Every year italian families must spend hundreds of Euros in textbooks for every child, while the cost limits set by the government are regularly violated in spite of denounces and warnings from consumer associations.
In order to solve this problem, Education Minister Mariastella Gelmini proposed to deduce cost (and weight!) of textbooks by encouraging schools to adopt digital textbooks starting from 2011.
This change, when it will actually happen, will surely lighten the load on the children backs, but not necessarily the one on their parents’ wallets (Adiconsum, a consumer association, said that the savings could be as low as 10%). The reason is that those digital textbooks would still be protected by full copyright, therefore traditional editors may continue to ask whatever price they want for them.
While Italy is merrily waiting the arrival of the “official”, State-approved digital books, the Technical Institute and Scientific Lyceum “Enrico Fermi, a high school in Mantova, Northern Italy, is trying another approach that could be even more effective, explained by Principal Cristina Bonaglia and Professor Mario Cantadori.
Stop: How is your institute dealing with the problems caused by traditional textbooks?
Bonaglia: We are trying to build a digital library, in order to replace those textbooks with courseware produced by us. This is an idea we had for several reasons, but one of the main ones is the need to communicate with the younger generations (the so-called “digital natives”) using their codes and methods to access knowledge.
Stop: Do the students participate in the courseware creation?
Bonaglia Not yet, but we intend to try it and have already made some trials.
Stop: Considering the spirit of the project and all the problems created by the current copyright system, I imagine that you’ll want to use, instead of the classical “all rights reserved” formula, something like the Creative Commons licenses, to make it possible for everybody to download and modify your works for free…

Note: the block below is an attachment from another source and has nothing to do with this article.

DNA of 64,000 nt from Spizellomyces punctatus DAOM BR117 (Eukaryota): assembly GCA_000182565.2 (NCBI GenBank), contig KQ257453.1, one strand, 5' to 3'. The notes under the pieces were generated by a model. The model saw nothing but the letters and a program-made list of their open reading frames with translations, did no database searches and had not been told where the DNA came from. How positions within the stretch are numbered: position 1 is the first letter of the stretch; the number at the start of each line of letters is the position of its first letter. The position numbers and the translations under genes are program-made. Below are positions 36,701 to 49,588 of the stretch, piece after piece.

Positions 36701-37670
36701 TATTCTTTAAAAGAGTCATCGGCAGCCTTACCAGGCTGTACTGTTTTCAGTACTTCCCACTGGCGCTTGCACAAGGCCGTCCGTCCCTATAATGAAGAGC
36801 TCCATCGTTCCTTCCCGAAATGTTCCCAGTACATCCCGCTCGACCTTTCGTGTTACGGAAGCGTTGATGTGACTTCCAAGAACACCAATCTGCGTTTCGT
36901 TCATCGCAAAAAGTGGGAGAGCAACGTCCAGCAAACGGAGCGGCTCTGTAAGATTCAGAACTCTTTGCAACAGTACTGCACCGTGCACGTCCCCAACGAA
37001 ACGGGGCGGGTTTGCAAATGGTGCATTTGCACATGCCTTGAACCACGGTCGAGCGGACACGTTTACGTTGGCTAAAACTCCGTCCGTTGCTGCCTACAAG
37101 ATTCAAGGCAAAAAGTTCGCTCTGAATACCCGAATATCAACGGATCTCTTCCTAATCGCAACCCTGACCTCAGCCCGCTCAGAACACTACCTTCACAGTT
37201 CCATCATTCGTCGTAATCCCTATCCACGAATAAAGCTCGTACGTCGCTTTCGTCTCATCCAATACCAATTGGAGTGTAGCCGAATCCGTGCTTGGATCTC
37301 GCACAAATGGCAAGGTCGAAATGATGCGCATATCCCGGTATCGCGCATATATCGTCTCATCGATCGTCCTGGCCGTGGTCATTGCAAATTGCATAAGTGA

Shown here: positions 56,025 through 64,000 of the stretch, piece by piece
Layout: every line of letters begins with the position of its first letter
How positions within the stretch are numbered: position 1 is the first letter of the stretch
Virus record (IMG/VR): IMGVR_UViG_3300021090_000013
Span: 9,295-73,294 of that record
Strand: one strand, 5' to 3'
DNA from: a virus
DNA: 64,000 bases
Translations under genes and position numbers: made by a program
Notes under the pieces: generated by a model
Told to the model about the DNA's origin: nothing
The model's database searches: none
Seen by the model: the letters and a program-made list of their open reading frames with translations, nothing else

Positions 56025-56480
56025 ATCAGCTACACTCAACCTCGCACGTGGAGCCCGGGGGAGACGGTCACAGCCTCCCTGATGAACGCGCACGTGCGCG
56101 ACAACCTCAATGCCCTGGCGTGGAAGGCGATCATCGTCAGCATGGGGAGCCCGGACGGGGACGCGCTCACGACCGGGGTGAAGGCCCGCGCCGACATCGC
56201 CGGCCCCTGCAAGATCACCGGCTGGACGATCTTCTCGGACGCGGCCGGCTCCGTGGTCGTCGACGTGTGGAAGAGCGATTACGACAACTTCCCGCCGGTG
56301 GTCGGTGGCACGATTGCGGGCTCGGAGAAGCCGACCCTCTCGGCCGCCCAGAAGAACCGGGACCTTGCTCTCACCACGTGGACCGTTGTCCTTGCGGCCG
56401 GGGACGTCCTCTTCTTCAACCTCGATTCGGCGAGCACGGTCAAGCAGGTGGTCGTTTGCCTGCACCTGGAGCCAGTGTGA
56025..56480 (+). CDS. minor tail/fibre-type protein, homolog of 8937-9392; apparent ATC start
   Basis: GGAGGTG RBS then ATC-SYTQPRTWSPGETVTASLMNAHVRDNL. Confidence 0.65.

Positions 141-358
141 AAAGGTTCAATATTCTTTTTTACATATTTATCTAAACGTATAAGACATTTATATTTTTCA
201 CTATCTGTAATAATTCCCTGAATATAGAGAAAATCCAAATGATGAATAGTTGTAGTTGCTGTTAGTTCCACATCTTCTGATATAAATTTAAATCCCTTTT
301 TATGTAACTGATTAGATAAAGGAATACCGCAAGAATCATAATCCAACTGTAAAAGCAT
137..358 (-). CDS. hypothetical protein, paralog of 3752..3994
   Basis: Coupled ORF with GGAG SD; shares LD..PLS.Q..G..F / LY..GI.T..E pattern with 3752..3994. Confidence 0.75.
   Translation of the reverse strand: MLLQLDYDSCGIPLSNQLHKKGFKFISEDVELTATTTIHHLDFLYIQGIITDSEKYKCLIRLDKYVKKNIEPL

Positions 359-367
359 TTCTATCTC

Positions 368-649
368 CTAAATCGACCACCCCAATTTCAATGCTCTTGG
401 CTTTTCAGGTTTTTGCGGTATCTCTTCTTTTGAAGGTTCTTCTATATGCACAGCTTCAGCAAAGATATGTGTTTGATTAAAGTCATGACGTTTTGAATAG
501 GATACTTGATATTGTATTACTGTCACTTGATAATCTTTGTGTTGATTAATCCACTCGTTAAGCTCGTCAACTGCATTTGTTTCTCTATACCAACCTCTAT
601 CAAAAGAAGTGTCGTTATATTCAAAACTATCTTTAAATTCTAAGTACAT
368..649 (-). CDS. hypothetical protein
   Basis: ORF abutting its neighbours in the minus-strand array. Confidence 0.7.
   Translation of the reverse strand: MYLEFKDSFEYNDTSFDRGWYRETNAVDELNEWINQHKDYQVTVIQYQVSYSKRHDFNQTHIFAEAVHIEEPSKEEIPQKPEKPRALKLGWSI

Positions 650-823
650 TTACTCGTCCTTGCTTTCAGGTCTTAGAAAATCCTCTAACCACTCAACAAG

Stop: How much each family could save, when you’ll have finished?
Bonaglia: The cost of traditional books, minus the printing costs of what they’ll actually need to print. On average, we’re talking of a sum between 300 and 500 Euros per student every year.
Stop: What do the teachers think?
Bonaglia: So far, it looks like they’re really like the project.
Cantadori: Of course, we of the older generations are still a bit worried by the idea of completely replacing paper textbooks with digital ones, but this kind of concerns cannot limit diffusion of knowledge. Apart from that, paper books are very heavy and you must carry them along every day even if you only need some pages!
Stop: Are there any particular regulations, problems or complicated procedures to care about, bureacracy-wise, to carry on a decision like yours? Can you officially adopt without problems home-made textbooks, without an ISBN or a traditional editor to maintain them?
Bonaglia: Right now there’s nothing public or official, it’s just an internal experiment. However, as far as I know there’s nothing that would prevent us from publishing internal material or formally adopting it as official courseware.
Stop: What are your plans and hopes for the future?
Bonaglia: Our long-term objective is to do this at the country level, building a network of schools that produce together, and share, materials for their classes.
Stop’s note to all italian schools
Fermi is a school that isn’t afraid of experiments. In 2009 they hosted a Linux Day (an event that every family should attend]) and developed its own booking software for parent-teacher meetings In 2010 they’ve started a project to build a mini-rocket to be launched in 2011 and are setting up a photovoltaic lab (the school already uses solar energy). On another hand, it’s true that rewriting textbooks can be a complicated, sensitive issue. However, and maybe just for this last reason, the most important part of this whole mini-interview is the invitation to all schools in the principal’s last answer. Fully open, collaborative production by schools of textbooks, or at least exercises and other auxiliary courseware, is a very useful activity anyway, and one that becomes easier and easier every time another school joins the team. Especially when there is so much material already available, just waiting to be translated, and other similar experiments ongoing in Italy. The most urgent and important thing, however, is to find other interested schools and work together with them. That’s why I hope that as many schools as possible (even from outside Italy, why not?) accept the invitation of Fermi high school in Mantova.